USDJPY briefly touched the 131 level for the first time since 2002, before the currency pair was resisted at that psychologically-important handle.

The dovish Bank of Japan’s statement today had wrought more weakness on the Japanese Yen, which fell against all of its G10 and Asian peers today.

The equally-weighted JPY Index is now in the midst of erasing most of its gains from the past week.

Note that the JPY index measures the Yen’s performance against:

  • US dollar
  • British Pound
  • Euro
  • Swiss franc
  • Australian dollar
  • New Zealand dollar

… all in equal weights.

 

What did the Bank of Japan say?

The BOJ stuck with its dovish guns at its policy meeting today.

That means the central bank is pledging to keep buying Japanese bonds in order to keep those bond yields low, specifically preventing the 10-year bond yields from rising above 0.25%.

This is important because it underscores how much the Bank of Japan is deviating from the rest of the world (with China’s central bank being another notable exception to the global trend of policy tightening).

Most other central banks are trying to raise interest rates and wind down their bond purchases (letting their yields rise in the process) – all in the name of combatting swelling inflation.

Another major signal out of the BOJ today: central bank governor Haruhiko Kuroda said Japan’s interest rate could go even lower if Covid-19 continues to hamper the Japanese economy!

Keep in mind that the BOJ’s policy balance rate is currently at negative 0.1%, already at odds with the rate hikes happening around the world.

(Another notable exception in the negative rates camp: the European Central Bank’s deposit rate is at minus 0.5%, although the ECB is getting ready to join the rate-hikes bandwagon as well).

The policy and yields chasm is widening between the BOJ and most other central banks.

With yields on 10-year US Treasuries now above 2.8%, investors are sending their money across the Pacific towards the US dollar as they chase those higher returns/yields, at least higher than what Japan has to offer.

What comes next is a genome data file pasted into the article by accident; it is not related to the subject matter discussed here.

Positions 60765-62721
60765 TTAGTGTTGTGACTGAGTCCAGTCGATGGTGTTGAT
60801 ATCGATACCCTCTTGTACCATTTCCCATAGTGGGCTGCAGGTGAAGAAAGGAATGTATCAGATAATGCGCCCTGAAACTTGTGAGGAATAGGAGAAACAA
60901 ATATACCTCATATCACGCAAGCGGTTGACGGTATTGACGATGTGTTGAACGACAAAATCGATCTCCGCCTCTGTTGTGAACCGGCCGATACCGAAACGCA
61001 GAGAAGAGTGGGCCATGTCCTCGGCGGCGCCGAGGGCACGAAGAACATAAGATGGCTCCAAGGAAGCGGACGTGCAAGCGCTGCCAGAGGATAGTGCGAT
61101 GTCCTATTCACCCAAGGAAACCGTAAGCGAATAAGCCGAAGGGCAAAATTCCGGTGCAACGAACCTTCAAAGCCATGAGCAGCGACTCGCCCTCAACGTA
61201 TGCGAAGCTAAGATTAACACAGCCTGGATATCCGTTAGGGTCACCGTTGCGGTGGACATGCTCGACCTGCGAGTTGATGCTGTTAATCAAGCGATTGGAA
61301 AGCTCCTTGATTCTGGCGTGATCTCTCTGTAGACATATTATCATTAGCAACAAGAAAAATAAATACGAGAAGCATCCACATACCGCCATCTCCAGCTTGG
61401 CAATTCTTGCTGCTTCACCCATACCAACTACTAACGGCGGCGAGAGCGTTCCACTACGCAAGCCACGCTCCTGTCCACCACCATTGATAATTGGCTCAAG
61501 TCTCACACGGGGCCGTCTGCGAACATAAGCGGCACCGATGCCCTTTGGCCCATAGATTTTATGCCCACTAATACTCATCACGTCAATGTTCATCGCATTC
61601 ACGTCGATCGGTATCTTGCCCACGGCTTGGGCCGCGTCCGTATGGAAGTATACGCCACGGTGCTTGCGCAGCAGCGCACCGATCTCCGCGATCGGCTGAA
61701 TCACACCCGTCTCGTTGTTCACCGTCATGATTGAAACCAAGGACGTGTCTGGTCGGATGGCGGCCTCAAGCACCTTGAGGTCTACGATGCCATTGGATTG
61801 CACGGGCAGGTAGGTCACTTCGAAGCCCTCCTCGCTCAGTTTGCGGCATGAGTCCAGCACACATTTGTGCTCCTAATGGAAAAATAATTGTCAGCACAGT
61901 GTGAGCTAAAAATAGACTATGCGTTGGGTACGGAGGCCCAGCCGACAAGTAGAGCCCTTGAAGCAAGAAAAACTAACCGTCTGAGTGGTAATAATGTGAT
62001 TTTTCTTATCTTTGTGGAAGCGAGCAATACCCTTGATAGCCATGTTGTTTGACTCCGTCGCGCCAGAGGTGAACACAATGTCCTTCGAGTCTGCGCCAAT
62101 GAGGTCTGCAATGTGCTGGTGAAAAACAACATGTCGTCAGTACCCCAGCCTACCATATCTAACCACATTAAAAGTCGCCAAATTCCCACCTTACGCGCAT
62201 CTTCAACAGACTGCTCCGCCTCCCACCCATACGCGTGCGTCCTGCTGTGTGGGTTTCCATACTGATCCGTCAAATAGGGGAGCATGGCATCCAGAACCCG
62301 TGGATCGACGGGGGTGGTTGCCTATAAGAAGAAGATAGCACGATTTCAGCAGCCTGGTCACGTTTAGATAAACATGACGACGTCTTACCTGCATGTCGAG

Dollar rush post-dovish BOJ sends waves across FX universe

As investors swarm to the US dollar, that is also weighing on most other currencies’ respective performances against the greenback too.

Note how the benchmark dollar index (DXY) soared to a 5-year high, going past its pandemic peak and attaining the 103.7 mark not seen since January 2017.

Note that the Japanese Yen accounts for 13.6% of the DXY.

 

Where to next for USDJPY?

With more demand for the US dollar and less demand for the Japanese Yen comes potentially greater heights for USDJPY, barring a move by Japanese policymakers to curb the yen’s decline.

Consider how even back in 2002, when USDJPY surpassed 135, Japanese policymakers didn’t intervene.

Tokyo may be willing to tolerate such weakness in the Yen, despite making imported goods and services more expensive for Japanese households and businesses, and policymakers might instead prefer other measures than currency intervention to support the domestic economy.

With that in mind, a weekly close above 130 could all but pave the way to 135 for USDJPY as long as this policy and yields divergence continues, unless Japanese policymakers start intervening.

Until then, according to CFTC data, asset managers have recently extended their record amount of short bets on the Japanese Yen, expecting more weakness for JPY ahead.

 

دست برداری: اس آرٹیکل کا مواد ذاتی آراء پر مبنی ہے اور اسے ذاتی اور/یا کسی اور سرمایہ کاری کا مشورہ اور/یا پیش کش اور/یا فنانشیل آلات میں کسی بھی قسم کی لین دین کرنے کی ترغیب اور/یا ضمانت اور/یا مستقبل کی پرفارمنس کی پیش گوئی سمجھ لینا درست نہیں۔ ForexTime (FXTM)، اس کے ملحقین، ایجنٹس، منتظم، افسران یا ملازمین کسی بھی معلومات یا دستیاب ڈیٹا کی درستگی، استحکام، موزونیت یا جامعیت کی ضمانت نہیں لیتے اور نہ ہی اس حوالے سے کی گئی کسی سرمایہ کاری کے نتیجے میں ہونے والے ممکنہ نقصانات کے لیے ذمہ دار ٹھہرائے جا سکتے ہیں۔